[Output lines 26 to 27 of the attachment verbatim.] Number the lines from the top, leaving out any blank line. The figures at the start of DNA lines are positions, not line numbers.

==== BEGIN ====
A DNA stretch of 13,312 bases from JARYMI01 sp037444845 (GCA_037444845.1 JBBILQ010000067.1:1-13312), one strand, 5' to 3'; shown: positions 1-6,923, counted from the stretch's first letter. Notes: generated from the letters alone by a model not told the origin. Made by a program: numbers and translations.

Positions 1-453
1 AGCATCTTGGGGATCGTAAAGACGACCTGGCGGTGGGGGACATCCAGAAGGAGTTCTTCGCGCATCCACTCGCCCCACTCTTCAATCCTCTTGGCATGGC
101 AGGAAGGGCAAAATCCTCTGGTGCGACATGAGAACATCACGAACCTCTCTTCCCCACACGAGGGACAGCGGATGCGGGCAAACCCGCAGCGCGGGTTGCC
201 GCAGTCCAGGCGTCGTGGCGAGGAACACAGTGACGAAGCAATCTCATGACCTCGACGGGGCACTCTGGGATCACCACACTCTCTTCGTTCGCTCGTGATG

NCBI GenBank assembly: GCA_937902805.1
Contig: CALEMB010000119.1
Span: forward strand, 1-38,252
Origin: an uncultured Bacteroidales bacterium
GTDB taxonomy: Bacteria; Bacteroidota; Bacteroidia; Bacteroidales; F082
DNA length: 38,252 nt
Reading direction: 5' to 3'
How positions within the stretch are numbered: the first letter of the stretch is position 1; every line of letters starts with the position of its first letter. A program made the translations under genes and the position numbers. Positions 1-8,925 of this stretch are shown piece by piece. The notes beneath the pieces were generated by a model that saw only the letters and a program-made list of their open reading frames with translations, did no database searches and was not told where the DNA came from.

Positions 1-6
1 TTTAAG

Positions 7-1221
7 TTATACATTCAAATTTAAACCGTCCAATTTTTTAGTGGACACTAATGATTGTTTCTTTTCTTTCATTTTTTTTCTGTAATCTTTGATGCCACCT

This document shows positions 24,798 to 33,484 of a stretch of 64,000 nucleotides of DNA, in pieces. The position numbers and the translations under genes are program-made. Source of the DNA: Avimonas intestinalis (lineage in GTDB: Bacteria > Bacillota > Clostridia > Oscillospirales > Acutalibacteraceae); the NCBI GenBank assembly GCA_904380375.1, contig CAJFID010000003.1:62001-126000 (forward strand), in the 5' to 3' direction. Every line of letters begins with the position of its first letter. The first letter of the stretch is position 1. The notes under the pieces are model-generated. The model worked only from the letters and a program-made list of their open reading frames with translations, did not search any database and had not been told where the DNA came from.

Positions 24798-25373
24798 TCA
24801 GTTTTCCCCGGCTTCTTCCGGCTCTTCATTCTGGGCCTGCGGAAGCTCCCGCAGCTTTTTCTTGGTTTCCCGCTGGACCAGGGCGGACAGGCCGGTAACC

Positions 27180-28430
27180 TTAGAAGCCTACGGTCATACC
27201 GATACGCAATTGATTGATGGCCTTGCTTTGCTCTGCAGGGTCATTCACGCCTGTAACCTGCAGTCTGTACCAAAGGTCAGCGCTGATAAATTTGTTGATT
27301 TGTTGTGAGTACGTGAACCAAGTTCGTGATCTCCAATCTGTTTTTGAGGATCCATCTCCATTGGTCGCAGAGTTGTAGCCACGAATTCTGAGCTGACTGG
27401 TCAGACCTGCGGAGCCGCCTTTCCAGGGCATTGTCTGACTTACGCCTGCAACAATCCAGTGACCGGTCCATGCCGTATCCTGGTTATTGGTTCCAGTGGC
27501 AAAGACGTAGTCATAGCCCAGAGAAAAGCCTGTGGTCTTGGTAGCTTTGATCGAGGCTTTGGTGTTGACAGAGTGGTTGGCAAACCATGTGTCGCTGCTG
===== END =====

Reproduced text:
27401 TCAGACCTGCGGAGCCGCCTTTCCAGGGCATTGTCTGACTTACGCCTGCAACAATCCAGTGACCGGTCCATGCCGTATCCTGGTTATTGGTTCCAGTGGC
27501 AAAGACGTAGTCATAGCCCAGAGAAAAGCCTGTGGTCTTGGTAGCTTTGATCGAGGCTTTGGTGTTGACAGAGTGGTTGGCAAACCATGTGTCGCTGCTG